Time dragged. I forced myself to lie on the bench and close my eyes, trying to sleep. It was long in coming, even though I was tired. The jerking as we paused long enough to get fresh horses before resuming our journey, constantly yanked me out of sleep. Callam looked tired too, his normal calm placidity pushed to the limit. I told myself it would be better, next time, if we walked or rode on horseback. At least we wouldn’t feel trapped and imprisoned in a space no larger than my wardrobe. The shaking grew worse, no matter how much magic I wove into our protections. Some of the lurches were so violent that they nearly threw us off the benches.

    “We’re home,” Callam said.

    I blinked, shocked. I’d lost track of time, but ... we weren’t at the hall, were we? We couldn’t be. A drumming sound echoed through the coach. In my dazed state, it took me a moment to realise it was the rain. The skies had greeted our return with a downpour. I snorted, tiredly, as I settled back onto the bench. It was sheer good luck I’d thought to wear trousers, even though my mother would have been shocked and High Society hadn’t recovered from the last time I’d worn trousers in public. I smiled at the thought as I drifted off again. I’d started a new fashion trend. There were quite a few girls risking social death and wearing trousers, thanks to me. The Grande Dames hadn’t been able to do much of anything about it.

    The coach lurched, violently. Something cracked. The force of the impact sent me rolling off the bench and crashing to the floor. Something heavy landed on top of me a moment later, knocking the wind from my lungs. I nearly panicked, nearly lashed out with my magic as the world tilted around me. Callam was on top of me ... another shock ran through the coach as we hit the ground. I struggled to breathe as Callam tried to get off me. It wasn’t easy. The coach was lying at an angle and he couldn’t move without pressing down on me.

    “We hit something,” Callam said, as he managed to clamber back to the bench. “We must have.”

    I nodded in agreement as he helped me up. My body was bruised, my limbs aching as I peered towards the hatch. The coach was tilted sharply, suggesting we’d lost a wheel. I cursed under my breath, hearing the rain beating on the roof. It might be quite some time before we could get moving again, let alone get help. How far were we from Kirkhaven? I’d lost track of time so badly I honestly didn’t know. There was quite a good chance we were some distance from anyone who could help.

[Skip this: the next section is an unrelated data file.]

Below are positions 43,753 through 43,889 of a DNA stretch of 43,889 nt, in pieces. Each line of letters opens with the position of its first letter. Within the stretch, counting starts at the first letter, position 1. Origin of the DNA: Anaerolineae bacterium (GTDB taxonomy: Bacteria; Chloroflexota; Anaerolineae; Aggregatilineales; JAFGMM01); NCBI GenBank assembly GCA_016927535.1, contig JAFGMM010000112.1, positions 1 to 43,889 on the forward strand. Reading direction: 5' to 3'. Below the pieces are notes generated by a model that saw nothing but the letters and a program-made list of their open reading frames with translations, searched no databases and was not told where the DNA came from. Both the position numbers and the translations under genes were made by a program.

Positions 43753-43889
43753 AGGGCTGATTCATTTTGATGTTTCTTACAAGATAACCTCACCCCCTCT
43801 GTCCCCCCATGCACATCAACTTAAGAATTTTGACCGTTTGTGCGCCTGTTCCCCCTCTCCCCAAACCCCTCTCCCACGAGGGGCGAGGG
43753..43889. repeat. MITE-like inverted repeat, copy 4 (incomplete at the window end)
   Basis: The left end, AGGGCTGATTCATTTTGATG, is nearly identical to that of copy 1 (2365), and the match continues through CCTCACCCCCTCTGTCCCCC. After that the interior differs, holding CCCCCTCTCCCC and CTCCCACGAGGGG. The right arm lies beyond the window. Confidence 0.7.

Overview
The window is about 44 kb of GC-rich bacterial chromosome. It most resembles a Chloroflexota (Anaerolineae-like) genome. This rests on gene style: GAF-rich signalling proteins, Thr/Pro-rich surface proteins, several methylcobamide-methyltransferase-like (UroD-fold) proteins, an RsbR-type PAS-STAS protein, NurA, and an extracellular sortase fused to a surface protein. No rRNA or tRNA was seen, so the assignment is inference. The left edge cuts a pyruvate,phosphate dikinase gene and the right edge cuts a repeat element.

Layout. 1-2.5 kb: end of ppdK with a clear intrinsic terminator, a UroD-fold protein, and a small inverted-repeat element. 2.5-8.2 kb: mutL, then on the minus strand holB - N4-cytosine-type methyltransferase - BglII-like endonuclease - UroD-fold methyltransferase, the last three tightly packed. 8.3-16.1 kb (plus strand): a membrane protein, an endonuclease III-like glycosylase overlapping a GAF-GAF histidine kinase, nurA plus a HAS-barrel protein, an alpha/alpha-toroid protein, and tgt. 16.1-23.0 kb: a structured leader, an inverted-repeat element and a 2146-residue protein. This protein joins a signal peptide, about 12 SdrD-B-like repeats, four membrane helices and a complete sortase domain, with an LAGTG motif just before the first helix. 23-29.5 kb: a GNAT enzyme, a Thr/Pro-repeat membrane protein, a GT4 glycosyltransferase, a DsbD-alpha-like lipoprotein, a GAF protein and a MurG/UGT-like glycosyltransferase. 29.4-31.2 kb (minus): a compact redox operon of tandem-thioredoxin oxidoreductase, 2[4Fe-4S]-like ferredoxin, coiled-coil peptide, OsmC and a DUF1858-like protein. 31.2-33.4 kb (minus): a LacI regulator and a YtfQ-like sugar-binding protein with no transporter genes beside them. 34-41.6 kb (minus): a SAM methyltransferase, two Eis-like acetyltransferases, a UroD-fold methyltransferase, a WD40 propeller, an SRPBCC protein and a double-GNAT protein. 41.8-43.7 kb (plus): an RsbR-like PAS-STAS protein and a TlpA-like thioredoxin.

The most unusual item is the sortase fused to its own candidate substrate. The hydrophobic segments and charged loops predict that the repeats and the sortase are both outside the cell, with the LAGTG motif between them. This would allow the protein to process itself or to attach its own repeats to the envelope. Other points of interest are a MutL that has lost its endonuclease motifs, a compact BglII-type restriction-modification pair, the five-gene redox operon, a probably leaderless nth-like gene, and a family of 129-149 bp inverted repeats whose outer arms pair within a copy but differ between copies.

“We can’t stay inside,” Callam said, practically. “Not here.”

    “No,” I agreed. I checked I was decent, then pushed open the hatch. Rain splashed down, cold and hard and oddly welcoming, after the warmth of Shallot. I cast a spell to shield us from the water, all too aware it wouldn’t last long. In hindsight, I should have brought a coat as well as trousers. “This way.”

    I silently blessed him, as I scrambled out of the coach, for convincing me to help him go climbing, build treehouses and quite a few other things Young Ladies of Quality were not expected to do. It wouldn’t be so easy to get out without practice. My head was spinning too much for me to risk levitating myself into the open air. I dropped to the ground, wincing as I realised the road had turned into a sea of mud. My spells started to fail a moment later. I reinforced them with an effort, wishing I’d thought to bring an umbrella too. The water droplets had always worn down my shields.

    Callam dropped down beside me. “What happened?”

    I sucked in my breath as I surveyed the damage. It was worse than I’d thought. The coach had been blown towards the edge of the road, until the left wheels had gone into the ditch. The hubs were snapped, the wheels broken beyond easy repair; the rods linking the wheels together broken in several places. I’d hoped I could use magic to perform a basic repair - as if the drivers couldn’t do it for themselves - but it was useless. The charms around the wheels were sparking weirdly, the metal scorched and charred. I looked around, staring into the darkened countryside. Had we been cursed? Had we driven over a concealed hex? There was no one in sight. And yet, I had the feeling we were being watched.